Russian Integration of Humans and Technologies for Future War—Strengths and Vulnerabilities

October 2022 No Comments

Speakers: Bendett, S. (Center for Naval Analyses); Konaev, M. (Center for Security and Emerging Technology, Georgetown University); Meserole, C. (Brookings Institution)

Date: 3 November 2022

Speaker Session Summary

SMA hosted a panel discussion with Mr. Sam Bendett (Center for Naval Analyses), Dr. Rita Konaev (Center for Security and Emerging Technology, Georgetown University), and Dr. Chris Meserole (Brookings Institution) as part of its SMA Mind-tech Nexus Speaker Series. 

Technology advancement has always affected how war is fought, including the psychology of warfighters. Many military and political leaders believe the next evolution of weaponry systems will include machines replacing human soldiers on the front line. While this includes artificial intelligence (AI), it also includes many more technologies, including unmanned aerial vehicles (UAVs). Mr. Bendett commented that Russia has been experimenting with many different types of AI, unmanned machinery, and technologies that connect directly to soldiers’ neural pathways. Historically, Russia’s government has funded the majority of Russia’s military research and development. Recently, the war in Ukraine has diverted much of Russia’s government resources; however, its partnerships with commercial companies that specialize in quantum physics and advanced robotics are allowing it to continue to work on artificial intelligence.

In contrast with Russia, the United States’ and many European countries’ commercial sectors now drive most of their military research and development. Dr. Meserole stated that this is a potential security threat for the US, depending on CEOs’ personal interests. Most military advancements are evolutionary rather than revolutionary. Dr. Konaev emphasized that most advancements in military technology are improvements of already existing technology. She commented that while Russia was innovatively using UAVs and drones during its support of the Assad Regime in Syria and pro-Russian separatists in Ukraine during 2014, Ukraine’s military has been more technologically innovative during their current conflict. Ukraine has demonstrated that the will to fight and the skill of warfighters has a strong effect on the outcome of conflicts and the psychology of the combatants. Even the adoption cultures of individual units and commands will influence the ease of adoption of new technologies, including autonomous and semiautonomous weaponry.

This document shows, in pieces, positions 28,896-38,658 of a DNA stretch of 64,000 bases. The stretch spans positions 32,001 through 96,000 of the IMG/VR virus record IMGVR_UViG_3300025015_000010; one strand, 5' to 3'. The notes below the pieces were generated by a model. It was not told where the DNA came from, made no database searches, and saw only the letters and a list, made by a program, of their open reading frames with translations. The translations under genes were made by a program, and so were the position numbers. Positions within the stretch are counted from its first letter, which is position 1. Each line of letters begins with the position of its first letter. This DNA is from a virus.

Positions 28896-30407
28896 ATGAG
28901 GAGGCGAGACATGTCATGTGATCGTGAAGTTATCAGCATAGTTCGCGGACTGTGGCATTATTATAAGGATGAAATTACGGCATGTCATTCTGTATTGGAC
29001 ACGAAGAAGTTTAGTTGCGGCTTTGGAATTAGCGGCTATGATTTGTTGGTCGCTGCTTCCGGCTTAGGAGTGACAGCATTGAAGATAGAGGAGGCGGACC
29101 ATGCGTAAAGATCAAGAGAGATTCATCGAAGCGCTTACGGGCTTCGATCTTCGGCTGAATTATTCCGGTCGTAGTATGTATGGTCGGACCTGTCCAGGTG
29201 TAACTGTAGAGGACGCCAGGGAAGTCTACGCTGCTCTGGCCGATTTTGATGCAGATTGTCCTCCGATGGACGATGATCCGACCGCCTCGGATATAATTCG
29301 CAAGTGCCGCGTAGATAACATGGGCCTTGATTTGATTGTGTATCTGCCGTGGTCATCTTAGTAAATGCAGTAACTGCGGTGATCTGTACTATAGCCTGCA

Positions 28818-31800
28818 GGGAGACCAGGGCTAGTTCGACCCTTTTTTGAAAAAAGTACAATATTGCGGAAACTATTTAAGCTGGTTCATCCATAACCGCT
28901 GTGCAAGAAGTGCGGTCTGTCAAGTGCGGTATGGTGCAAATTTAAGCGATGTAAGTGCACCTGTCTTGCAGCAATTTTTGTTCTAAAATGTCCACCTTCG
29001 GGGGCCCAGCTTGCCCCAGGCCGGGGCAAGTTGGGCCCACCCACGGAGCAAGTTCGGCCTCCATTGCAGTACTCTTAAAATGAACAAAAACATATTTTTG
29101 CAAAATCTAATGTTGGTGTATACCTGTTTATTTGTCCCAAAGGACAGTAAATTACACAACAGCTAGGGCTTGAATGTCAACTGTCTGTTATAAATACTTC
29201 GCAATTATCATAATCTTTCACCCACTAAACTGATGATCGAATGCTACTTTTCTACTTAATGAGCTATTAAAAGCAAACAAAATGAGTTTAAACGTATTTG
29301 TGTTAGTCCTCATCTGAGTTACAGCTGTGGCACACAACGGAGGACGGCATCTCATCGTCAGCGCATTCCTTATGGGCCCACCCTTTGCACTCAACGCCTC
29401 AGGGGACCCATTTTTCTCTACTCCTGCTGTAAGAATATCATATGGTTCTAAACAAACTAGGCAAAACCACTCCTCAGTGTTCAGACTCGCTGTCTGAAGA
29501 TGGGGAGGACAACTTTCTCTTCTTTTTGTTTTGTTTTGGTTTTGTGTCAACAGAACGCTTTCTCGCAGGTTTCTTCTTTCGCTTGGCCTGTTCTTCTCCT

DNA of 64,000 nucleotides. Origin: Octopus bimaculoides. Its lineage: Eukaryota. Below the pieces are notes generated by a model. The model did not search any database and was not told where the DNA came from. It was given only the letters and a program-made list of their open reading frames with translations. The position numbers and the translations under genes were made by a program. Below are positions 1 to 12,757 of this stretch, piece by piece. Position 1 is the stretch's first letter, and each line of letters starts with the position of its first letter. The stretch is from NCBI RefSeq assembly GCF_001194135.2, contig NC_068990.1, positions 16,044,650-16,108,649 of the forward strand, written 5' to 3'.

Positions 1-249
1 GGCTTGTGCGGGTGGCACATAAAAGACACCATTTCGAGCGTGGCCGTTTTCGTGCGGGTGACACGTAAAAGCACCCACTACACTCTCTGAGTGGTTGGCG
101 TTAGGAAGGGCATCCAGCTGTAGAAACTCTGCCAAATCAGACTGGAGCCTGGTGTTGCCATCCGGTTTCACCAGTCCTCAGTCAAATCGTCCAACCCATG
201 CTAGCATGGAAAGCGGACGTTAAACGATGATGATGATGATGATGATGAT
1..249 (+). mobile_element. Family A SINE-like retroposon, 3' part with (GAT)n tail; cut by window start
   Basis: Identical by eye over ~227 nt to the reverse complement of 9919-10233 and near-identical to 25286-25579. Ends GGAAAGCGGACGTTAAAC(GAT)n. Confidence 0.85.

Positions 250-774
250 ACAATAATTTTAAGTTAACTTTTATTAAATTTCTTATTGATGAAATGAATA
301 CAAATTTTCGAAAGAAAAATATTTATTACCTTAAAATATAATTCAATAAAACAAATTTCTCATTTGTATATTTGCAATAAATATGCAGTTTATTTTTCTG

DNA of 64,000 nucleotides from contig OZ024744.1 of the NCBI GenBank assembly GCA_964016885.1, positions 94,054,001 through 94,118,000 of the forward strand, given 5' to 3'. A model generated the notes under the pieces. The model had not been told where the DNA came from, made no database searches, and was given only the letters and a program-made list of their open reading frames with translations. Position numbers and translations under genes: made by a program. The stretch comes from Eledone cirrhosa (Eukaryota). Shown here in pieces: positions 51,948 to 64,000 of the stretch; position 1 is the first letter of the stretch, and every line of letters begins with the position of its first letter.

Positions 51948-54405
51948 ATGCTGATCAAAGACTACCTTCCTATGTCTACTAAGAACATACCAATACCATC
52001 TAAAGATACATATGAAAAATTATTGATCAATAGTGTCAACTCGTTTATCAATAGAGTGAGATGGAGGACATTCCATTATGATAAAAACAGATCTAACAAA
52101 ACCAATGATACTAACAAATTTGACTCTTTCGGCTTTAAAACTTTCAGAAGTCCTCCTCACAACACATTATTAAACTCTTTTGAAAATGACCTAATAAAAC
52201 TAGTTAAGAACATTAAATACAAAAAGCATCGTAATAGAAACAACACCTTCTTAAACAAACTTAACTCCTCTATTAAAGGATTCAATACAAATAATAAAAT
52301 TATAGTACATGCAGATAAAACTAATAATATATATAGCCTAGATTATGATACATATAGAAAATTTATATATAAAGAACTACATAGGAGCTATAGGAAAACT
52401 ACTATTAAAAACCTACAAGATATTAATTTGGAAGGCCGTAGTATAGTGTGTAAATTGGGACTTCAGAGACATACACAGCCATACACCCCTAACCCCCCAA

Speaker Session Recording

Briefing Materials


Mr. Samuel Bendett is an Adviser with CNA Strategy, Policy, Plans and Programs Center (SP3), where he is a member of the Russia Studies Program. He is also an Adjunct Senior Fellow at the Center for a New American Security. His work involves research on the Russian defense and technology developments, unmanned and autonomous military systems and Artificial Intelligence, as well as Russian military capabilities and decision-making during crises. He is also an honorary “Mad Scientist” with the USARMY TRADOC’s Mad Scientist Initiative, and a Russian military autonomy and AI SME for the DOD’s Defense Systems Information Analysis Center. Prior to joining CNA, Mr. Bendett worked at the National Defense University on emerging and disruptive technologies for the Department of Defense response in domestic and international crisis situations. His previous experience includes working for US Congress, private sector and non-profit organizations on foreign policy, international conflict resolution, defense and security issues. Mr. Bendett’s analyses, views and commentary on Russian military robotics, unmanned systems and Artificial Intelligence capabilities appear in the Forbes, C4ISRnet, DefenseOne, War on the Rocks, Breaking Defense, The National Interest and The Strategy Bridge.  Samuel Bendett received his M.A. in Law and Diplomacy from the Fletcher School, Tufts University and B.A. in Politics and English from Brandeis University. He has native fluency in Russian.